Despite not having a physical territory, Obsidia has many of the traditional attributes of a country: a national anthem (“Our citizens are super hot/ We are an anti-state/ In a briefcase!”), official state animals (snails and swans), national sports (sailing and croquet), and a navy (two sailboats and one dinghy). “One thing we have not come to a consensus on yet is the national currency. As of now we accept bartering, fruit, and American dollars,” says Grand Marshal Karo Yagjian, Obsidia’s founder. 

Karo estimates that there are currently around 250 Obsidian citizens, 50 of which have a passport, which is not mandatory for citizenship and works more as a conversation starter than an official document. Aspiring citizens have to face Obsidia’s flag and do the official salute – right arm extended to the side with an open hand, palm facing forward – while reciting the following oath: “Obsidia, I pledge to honour thee. I will uphold the values of Obsidia until I die or become bored.” Citizenship will be granted to anyone, but cis-gendered men cannot serve in government.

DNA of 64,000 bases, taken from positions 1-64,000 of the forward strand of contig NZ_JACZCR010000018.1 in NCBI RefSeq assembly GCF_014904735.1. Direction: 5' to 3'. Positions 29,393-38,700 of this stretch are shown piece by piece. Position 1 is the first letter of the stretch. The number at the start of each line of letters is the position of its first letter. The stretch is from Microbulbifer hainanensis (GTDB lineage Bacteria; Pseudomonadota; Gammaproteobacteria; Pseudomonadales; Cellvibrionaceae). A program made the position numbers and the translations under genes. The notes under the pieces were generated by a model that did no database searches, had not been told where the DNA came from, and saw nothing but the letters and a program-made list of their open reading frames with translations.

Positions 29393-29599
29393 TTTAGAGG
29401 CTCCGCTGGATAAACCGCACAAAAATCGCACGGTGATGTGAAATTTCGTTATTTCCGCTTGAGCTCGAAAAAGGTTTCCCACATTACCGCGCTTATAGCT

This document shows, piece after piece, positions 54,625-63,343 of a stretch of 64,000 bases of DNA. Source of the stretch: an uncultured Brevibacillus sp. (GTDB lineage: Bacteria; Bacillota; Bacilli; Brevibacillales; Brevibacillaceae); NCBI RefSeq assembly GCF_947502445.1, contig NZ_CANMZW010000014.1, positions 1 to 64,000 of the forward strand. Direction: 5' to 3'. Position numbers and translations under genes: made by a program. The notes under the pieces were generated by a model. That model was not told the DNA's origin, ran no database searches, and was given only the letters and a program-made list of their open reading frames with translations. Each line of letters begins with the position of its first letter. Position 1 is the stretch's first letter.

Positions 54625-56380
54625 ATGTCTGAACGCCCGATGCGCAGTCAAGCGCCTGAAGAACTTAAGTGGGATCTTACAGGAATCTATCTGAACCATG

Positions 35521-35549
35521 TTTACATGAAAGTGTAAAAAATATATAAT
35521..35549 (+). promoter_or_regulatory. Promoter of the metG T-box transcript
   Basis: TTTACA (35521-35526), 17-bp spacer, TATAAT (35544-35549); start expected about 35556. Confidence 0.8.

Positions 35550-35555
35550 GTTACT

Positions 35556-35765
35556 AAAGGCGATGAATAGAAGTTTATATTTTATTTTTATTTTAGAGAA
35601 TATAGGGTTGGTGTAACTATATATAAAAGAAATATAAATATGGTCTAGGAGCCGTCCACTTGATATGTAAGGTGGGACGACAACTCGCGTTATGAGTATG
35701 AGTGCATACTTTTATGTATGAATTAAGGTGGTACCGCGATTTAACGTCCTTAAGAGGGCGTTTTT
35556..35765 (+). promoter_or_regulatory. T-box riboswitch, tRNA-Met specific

The website lists eight government officials, whose titles reflect their interests and skill sets. While a few roles were crafted and allocated by Karo, some officials have come up with their own position. Karo’s sister Christina, who is passionate about environmental issues, is Head of Ecology. Alecia Ott, who has sailing experience, is the Captain of the Obsidian Navy. Other roles are slightly more fanciful, like the very specific remit that the Mistress of Propaganda and Animal Welfare, Georgia Rae, chose for herself. 

Citizens are mainly from the US, but Obsidia does have satellite embassies in both Hong-Kong and Germany. While the pandemic prevented Obsidian citizens from getting together in person, Karo is hoping to put together a small event for ‘Swansmas’ – Obsidia’s version of Christmas celebrated on 27th December, which honours the First Lady/Minister of Culture’s love of swans. She’s also planning a winter card mail exchange, a sort of nationwide Secret Santa to connect with fellow citizens.